I will dutifully watch, as is requested, but I can see on initial contact, that I am not in the target demographic. When one wears a tennis sweatband on their wrist, just to taste wine, I am not likely to be amused.

                As you state, I am reminded of Jack Warden's character in "Used Cars," at the beginning. Or the character of "Wild Bill Watson," a used car legend in New Orleans. When we talked to him about a new ad series, his comment was, "most viewers think that I AM crazy, and hope to take advantage of me. It is the viewer, who will have advantage taken, and I am far richer, than you will ever be. You want me to 'clean up my act?' but I sell more used cars than anyone in the Deep South. Get out of my office with your artistic ideas... " It's tough to argue with a person, who takes his audience as fools, but is wildly successful with that ploy.

                Hunt

                PS - gotta' sit down, with a couple of hours on my hand, and will comment in more detail.

                1. re: Bill Hunt

                  Bill, As a not-so-bystander to this discussion, I await your comments with interest. It's not really surprising but, the longer I'm around the wine biz, the wider I see the chasm between real aficionados and other levels of people who drink wine. I'm not saying it's a bad thing, but it is definitely there.

                  Vaynerchuk took his family's $30million wine operation and doubled it's sales, a lot of that in our recent economic maelstrom. I find I don't necessarily have to want someone in my living room to have an appreciation for the savvy that enabled him to do that. I'm a major subscriber to the famous Mencken philosophy that "noone ever lost money underestimating the intelligence of the great masses of the plain people". Gary sure hasn't.

                  1. re: Midlife

                    I had a few pressing business issues, so have not had the opportunity to get back to the OP's link. Hope to do so in the very near future, as I need a mental break.

                    Later,

                    Hunt

                    1. re: Bill Hunt

                      I don't know how much of a break watching Vaynerchuk will be.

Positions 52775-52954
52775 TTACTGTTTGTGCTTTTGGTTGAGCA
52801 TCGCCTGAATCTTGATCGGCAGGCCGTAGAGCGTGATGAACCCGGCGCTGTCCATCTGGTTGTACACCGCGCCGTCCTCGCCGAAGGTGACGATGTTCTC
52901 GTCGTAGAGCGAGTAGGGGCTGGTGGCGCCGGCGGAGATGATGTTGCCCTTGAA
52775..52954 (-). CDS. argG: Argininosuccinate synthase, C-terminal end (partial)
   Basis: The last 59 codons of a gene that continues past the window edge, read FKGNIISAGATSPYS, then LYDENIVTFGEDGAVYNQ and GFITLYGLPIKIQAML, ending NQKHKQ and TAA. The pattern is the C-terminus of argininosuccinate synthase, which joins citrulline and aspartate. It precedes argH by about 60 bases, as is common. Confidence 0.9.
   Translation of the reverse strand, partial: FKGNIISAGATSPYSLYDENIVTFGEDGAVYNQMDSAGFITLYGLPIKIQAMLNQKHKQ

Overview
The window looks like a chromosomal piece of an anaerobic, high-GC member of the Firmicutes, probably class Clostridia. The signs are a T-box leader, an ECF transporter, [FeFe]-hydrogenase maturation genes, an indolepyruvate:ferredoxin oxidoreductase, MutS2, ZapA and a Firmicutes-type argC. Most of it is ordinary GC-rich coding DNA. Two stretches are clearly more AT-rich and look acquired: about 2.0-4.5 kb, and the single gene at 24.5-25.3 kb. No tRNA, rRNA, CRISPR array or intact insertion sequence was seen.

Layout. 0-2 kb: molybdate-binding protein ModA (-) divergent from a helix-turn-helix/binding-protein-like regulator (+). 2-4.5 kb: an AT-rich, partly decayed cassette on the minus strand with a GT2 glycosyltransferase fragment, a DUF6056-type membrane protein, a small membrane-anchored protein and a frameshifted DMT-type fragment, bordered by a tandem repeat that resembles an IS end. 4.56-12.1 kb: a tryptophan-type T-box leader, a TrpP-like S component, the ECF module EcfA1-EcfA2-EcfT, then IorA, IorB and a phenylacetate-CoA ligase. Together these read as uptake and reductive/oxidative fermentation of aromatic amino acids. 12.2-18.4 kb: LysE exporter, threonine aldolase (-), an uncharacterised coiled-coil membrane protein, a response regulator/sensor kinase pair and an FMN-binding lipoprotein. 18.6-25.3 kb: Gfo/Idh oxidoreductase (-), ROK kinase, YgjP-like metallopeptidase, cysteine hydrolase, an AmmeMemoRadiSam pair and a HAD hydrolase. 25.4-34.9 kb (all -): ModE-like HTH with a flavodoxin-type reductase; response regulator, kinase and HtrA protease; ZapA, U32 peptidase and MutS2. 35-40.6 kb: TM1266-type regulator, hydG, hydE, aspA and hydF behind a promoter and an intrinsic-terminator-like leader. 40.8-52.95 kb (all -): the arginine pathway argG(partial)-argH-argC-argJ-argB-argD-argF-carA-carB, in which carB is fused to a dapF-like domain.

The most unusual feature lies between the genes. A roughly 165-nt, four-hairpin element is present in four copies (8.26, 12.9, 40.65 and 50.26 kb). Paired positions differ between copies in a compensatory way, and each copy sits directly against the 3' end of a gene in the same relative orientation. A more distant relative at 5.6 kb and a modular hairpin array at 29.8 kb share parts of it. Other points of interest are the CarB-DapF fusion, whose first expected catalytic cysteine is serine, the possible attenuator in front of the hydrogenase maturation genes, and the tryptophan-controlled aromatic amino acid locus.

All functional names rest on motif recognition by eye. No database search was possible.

He can be irritating and enervating.

          2. I posted a question on the Nashville board trying to figure out which restaurant threw out Kermit Lynch. He mentions it in the episode.
            I enjoyed it except for Vaynerchuck's tendency to interupt Lynch and finish his sentences.

            2 Replies
            1. re: SteveTimko

              Gary's style is sand in my underpants. I get why some might find him comfortable and all but doing things like cereal and wine pairings simply make me cringe. I forced myself to watch all three parts....over a couple days and found myself yelling, (more than once) "Dude, shut up, let him finish"....sand in my underpants.

              1. re: bubbles4me

                What's really amusing to me in these videos is the lovely, restrained Kermit Lynch attempting to eke out a story, and Gary interrupting him with "Did you get emotional...Oh, you got emotional." Which strikes me as classic projection, and a reprise of what GV must have been told himself.

                Then, tonight, a bit more insight. I'm a big fan of the TED lectures, and while linking to a few for the headmaster of a school, I came across Gary Vaynerchuk's TED lecture. It's not one of the standard lectures, but one of the off-site lectures from the Web 2.0 Expo. In it, GV talks about his family business and doing "what you love," but his rawness -- on many levels -- is apparent.
                http://www.ted.com/talks/gary_vaynerc...